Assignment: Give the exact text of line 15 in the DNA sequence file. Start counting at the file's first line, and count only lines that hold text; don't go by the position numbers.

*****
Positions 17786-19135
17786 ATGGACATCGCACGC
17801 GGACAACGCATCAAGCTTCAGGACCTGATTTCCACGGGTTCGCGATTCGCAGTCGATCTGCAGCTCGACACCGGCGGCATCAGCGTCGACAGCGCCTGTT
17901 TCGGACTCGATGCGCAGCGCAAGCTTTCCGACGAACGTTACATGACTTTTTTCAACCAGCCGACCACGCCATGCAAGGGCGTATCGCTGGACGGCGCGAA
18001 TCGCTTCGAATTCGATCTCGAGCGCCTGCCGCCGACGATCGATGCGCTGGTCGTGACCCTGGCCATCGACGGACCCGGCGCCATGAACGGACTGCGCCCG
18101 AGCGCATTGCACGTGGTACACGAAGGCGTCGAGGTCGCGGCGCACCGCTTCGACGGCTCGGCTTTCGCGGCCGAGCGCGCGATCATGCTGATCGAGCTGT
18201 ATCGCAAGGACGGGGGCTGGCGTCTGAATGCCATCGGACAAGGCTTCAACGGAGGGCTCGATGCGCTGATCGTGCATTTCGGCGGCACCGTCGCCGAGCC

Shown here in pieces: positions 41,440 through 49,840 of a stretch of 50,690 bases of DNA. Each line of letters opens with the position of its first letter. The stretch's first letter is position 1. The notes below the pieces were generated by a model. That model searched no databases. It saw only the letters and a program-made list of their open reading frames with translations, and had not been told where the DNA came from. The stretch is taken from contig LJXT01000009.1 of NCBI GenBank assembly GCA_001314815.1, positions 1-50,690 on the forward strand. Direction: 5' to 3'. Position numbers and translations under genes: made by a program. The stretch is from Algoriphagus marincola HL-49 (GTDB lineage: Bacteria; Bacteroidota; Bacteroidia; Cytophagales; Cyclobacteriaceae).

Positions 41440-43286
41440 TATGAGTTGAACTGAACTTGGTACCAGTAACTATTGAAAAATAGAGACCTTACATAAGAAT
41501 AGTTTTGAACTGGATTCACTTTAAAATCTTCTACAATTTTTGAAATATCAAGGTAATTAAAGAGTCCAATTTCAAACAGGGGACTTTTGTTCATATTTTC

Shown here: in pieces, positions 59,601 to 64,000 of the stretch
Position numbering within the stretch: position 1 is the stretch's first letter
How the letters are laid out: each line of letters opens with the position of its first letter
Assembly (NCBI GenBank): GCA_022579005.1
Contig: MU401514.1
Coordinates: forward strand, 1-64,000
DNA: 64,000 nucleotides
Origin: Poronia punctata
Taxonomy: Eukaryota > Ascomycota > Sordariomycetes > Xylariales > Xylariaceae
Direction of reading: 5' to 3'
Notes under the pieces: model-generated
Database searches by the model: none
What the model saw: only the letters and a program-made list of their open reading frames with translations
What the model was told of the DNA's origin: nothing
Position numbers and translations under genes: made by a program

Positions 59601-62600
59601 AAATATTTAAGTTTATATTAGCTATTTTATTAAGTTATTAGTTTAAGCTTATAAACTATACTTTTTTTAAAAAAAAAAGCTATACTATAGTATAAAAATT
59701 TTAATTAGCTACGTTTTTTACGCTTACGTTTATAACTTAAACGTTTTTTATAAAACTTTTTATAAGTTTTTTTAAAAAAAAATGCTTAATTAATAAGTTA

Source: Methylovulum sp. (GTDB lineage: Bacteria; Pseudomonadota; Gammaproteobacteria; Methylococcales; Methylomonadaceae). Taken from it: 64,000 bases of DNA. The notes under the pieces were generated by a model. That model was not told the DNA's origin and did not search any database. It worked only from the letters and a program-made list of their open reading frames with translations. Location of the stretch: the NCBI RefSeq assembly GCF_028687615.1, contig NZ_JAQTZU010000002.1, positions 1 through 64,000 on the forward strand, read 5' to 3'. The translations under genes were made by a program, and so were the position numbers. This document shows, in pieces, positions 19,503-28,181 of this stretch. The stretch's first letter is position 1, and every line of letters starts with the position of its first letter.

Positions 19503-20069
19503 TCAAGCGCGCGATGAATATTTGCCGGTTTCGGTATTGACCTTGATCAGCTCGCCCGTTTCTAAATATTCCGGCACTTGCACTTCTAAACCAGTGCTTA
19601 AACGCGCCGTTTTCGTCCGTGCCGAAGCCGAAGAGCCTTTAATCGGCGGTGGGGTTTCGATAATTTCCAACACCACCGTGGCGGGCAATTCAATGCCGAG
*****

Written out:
Assembly (NCBI GenBank): GCA_022579005.1